You have likely seen the classic 1993 movie, Free Willy. The captivating story of an orphaned boy named Jesse who befriends Willy, an uncooperative whale at a nearby marine park. After Willy saves Jesse from drowning when he accidentally falls in the tank, Jesse develops a strong bond with Willy. With the help of his friends, Jesse manages to return the favour and sets Willy free back into the wild so he can find his family. And everyone lived happily ever after, the end.
Well….not quite. In reality, Keiko, the whale who played Willy, was being held captive in a small tank in Mexico City. In 2002, thanks to public concern,Keiko was finally released back into the ocean waters where he was originally captured, back in 1979. This marked the first ever captive killer whale to be returned to freedom. Unfortunately, for the many whales in captivity today, freedom is nothing but a dream.
Today, there is still much controversy regarding whale captivity. Some argue that whale captivity is crucial for education and raising awareness. Without marine parks, most people would never have had the privilege of seeing these beautiful creatures in real life.
Although, what about the entertainment industry? Popular marine parks such as Marineland and SeaWorld have attracted millions of visitors worldwide, making profit off whale performances and shows. The problem is that the whales are confined in small spaces, and are often isolated from other whales, neither of which even remotely mimics their natural home and order in the wild. Years of swimming in circles and doing flips for fish, these animals begin to develop unusual behaviours and most will die prematurely.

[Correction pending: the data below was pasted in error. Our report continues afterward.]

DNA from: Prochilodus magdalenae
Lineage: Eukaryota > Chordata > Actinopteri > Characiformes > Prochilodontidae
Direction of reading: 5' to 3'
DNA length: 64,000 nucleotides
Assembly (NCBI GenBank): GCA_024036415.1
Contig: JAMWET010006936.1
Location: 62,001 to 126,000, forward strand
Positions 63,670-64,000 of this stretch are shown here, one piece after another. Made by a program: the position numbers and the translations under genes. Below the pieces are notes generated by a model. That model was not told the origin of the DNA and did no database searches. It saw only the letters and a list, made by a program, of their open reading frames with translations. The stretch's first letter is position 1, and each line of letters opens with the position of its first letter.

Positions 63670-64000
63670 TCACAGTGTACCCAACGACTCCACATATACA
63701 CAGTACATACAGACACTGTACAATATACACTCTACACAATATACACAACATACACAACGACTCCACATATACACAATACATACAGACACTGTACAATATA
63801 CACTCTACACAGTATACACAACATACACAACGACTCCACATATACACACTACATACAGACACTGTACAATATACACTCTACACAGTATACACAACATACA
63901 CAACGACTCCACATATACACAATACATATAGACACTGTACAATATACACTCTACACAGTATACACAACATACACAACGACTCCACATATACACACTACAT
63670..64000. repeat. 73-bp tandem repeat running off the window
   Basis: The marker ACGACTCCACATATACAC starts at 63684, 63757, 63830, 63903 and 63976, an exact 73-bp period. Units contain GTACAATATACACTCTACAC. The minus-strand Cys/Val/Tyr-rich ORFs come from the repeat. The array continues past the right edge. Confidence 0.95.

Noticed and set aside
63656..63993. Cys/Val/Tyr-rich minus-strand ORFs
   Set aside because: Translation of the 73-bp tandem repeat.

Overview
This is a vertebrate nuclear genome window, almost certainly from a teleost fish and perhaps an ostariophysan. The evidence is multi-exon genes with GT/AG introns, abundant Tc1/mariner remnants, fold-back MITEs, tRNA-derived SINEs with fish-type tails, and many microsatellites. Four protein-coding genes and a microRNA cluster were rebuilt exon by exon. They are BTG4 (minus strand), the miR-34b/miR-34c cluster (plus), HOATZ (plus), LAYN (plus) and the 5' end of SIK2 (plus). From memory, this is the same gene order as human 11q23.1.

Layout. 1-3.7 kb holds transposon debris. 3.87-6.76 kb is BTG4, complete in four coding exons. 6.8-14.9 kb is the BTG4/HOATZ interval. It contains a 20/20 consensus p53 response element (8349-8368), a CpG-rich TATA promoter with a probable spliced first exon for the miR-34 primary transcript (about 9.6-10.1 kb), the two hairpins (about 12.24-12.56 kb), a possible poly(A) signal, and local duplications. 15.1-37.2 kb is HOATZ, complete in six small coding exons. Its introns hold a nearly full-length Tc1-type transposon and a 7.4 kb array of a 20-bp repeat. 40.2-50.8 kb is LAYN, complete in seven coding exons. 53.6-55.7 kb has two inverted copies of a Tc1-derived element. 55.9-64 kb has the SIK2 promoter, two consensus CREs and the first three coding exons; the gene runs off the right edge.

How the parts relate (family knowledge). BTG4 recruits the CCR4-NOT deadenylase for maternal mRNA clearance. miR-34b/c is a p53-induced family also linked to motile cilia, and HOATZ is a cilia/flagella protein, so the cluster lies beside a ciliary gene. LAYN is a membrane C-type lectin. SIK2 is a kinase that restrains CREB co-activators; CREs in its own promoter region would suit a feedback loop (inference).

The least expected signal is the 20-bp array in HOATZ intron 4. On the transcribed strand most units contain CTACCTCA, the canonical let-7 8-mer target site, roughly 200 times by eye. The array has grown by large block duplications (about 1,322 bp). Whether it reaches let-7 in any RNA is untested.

The 2013 documentary, Blackfish, has led to many people of all ages around the world protesting against whale captivity. Most importantly, it surfaced that it is not our right to take these wild creatures out of their natural environments and force them to perform in order to survive.
Influenced by these protests, in early 2016, SeaWorld issued an announcement that it will end its whale breeding program, meaning that the orcas currently owned by SeaWorld will be their last generation. Now, at the start of this year, SeaWorld has also announced that they will slowly get rid of the killer whale shows at its SanDiego centre, eventually switching over from entertainment to animal conservation.
At last, the voices of many are finally being heard, action is being taken and we are moving in the right direction. But we cannot stop here. We must continue to work together to conserve the biodiversity of the oceans and to ensure that whale captivity is put to an end, once and for all.
“You cannot get through a single day without having an impact on the world around you. What you do makes a difference, and you have to decide what kind of difference you want to make.” – Jane Goodall